The Derbyshire town of New Mills is the setting for most of the events to mark the 75th anniversary of the Kinder Scout mass trespass.
The plaque in Bowden Bridge quarry, Hayfield, which commemorates the Kinder mass trespass of 1932
Environment Secretary David Miliband, who recently gave his blessing to the idea of a coastal access corridor, will be among speakers at the celebrations on Saturday, 21 April, in the town hall.
The event is free, but organisers say only 300 people can attend the event, so they are advising those wanting to take part to get there early. From 3pm there will be Fairtrade stalls and food and the BBC film The Battle of Kinder Scout, made in 1970, will be shown.
Broadcaster, comedian and outdoors writer Mike Harding will host the main event, which starts at 5.30pm. Natural England chair Martin Doughty, whose home town is New Mills, will speak first, followed by David Miliband, Tony Hams of the Peak District National Park Authority, former Labour deputy leader Lord Hattersley, who is president of the Friends of the Peak District, Ramblers’ Association chair Kate Ashbrook and writer and activist Jim Perrin.
There will also be a performance of On Common Ground, a community play still being developed, a rendition of The Manchester Rambler by Mike Harding and music from the New Mills Brass Band and the Cajan Specials.
There’s a bar from 8pm and the whole event winds up at 11pm.
Throughout the day Derbyshire Countryside Service wardens will be leading hourly walks from Hayfield along the route taken by the Kinder trespassers. The walks are free and no booking is needed. A free coach service is available from New Mills to Hayfield.
Organisers of the 75th anniversary events are urging all visitors to use public or sustainable transport where possible. Regular trains run to New Mills from Manchester and Sheffield. Manchester Piccadilly station is the venue for a special train naming, probably by David Miliband, of a Northern Rail train Benny Rothman – Manchester Rambler, at 1.45pm on the Saturday.
The countryside rangers and National Trust wardens are also leading a walk on Sunday, 22 April, on the theme of the 1932 Battle for Kinder Scout. Booking is essential for this free walk, which starts at 10.30am from Bowden Bridge car park, Hayfield. The walk is repeated on Tuesday, 24 April, the actual anniversary of the trespass and on Sunday 6 May the National Trust is having a mass planting of cotton grass, a typical plant of the featherbed mosses of the Peak, on bare peat sections of its High Peak estate. Edale Cross, below the western edge of the Kinder plateau, is the venue.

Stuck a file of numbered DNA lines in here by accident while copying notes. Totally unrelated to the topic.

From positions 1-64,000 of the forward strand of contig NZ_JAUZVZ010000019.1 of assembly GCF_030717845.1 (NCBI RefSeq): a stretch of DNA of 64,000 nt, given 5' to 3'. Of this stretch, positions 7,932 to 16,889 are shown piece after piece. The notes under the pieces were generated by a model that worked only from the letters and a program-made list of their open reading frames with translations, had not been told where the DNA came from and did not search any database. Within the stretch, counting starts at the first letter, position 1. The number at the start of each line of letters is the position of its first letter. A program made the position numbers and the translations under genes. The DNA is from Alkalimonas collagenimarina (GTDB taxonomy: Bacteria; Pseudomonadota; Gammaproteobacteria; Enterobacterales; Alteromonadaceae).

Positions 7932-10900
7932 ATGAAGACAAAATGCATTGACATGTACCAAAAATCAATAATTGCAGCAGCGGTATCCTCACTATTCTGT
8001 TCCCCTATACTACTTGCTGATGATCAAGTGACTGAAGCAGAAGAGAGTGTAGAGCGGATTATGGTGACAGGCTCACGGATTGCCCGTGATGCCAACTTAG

The weekend celebrations will also see the launch of a 14-mile Trespass Trail, which starts in New Mills and takes in significant points on its climb to the believed site of the trespass, in William Clough.
The trail, the brainchild of Natural England chief Sir Martin Doughty, heads out of the town north-eastwards to the Children’s Inn, where the British Workers’ Sports Federation held its Easter camp, planning the mass trespass after being turned off Bleaklow. It continues into Little Hayfield before climbing to White Brow, overlooking Kinder Reservoir, before dropping into William Clough and the site of the confrontation with the Duke of Devonshire’s gamekeepers.
The return route is back down William Clough, to the lower path along the reservoir edge, leading on to the Kinder Road, Bowden Bridge quarry, the gathering place for the trespassers, and then into Hayfield, returning to New Mills via the Sett Valley Trail.
Details of all the events, plus a map and route of the Trespass Trail, are on the Kinder Trespass website .